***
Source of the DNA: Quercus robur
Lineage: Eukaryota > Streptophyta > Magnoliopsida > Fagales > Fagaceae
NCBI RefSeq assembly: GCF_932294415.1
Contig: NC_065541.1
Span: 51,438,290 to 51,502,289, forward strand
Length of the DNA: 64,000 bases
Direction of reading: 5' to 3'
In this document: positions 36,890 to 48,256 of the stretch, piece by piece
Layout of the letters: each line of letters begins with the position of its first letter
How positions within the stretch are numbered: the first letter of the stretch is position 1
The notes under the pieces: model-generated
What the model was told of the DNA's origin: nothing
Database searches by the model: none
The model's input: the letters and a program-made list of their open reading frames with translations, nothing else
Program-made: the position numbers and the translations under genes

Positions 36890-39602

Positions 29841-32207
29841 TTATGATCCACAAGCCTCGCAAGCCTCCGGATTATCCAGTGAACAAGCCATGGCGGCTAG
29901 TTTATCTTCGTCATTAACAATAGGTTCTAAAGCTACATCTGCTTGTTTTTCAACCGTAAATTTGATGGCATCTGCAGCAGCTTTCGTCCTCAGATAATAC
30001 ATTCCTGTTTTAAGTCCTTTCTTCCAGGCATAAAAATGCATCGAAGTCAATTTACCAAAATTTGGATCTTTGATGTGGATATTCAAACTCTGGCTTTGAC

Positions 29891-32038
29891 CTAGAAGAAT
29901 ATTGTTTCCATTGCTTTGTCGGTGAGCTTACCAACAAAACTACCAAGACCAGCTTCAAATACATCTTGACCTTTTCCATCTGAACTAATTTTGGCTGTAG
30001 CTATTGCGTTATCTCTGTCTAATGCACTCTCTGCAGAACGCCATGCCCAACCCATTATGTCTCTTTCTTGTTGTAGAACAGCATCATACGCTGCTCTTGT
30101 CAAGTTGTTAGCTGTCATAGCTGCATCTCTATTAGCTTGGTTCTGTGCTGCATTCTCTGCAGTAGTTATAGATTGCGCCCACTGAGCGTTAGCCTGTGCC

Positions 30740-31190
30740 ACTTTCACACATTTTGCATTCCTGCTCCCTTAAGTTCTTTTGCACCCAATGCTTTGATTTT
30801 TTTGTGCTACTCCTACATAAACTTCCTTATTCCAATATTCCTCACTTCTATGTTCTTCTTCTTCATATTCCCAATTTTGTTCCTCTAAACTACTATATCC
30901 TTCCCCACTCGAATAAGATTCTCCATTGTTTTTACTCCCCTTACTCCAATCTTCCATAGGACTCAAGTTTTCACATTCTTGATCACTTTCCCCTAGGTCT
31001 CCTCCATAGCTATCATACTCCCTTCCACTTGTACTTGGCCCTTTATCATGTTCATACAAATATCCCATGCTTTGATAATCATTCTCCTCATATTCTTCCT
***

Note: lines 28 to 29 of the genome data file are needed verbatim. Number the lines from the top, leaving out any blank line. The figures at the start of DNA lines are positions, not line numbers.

30801 TTTGTGCTACTCCTACATAAACTTCCTTATTCCAATATTCCTCACTTCTATGTTCTTCTTCTTCATATTCCCAATTTTGTTCCTCTAAACTACTATATCC
30901 TTCCCCACTCGAATAAGATTCTCCATTGTTTTTACTCCCCTTACTCCAATCTTCCATAGGACTCAAGTTTTCACATTCTTGATCACTTTCCCCTAGGTCT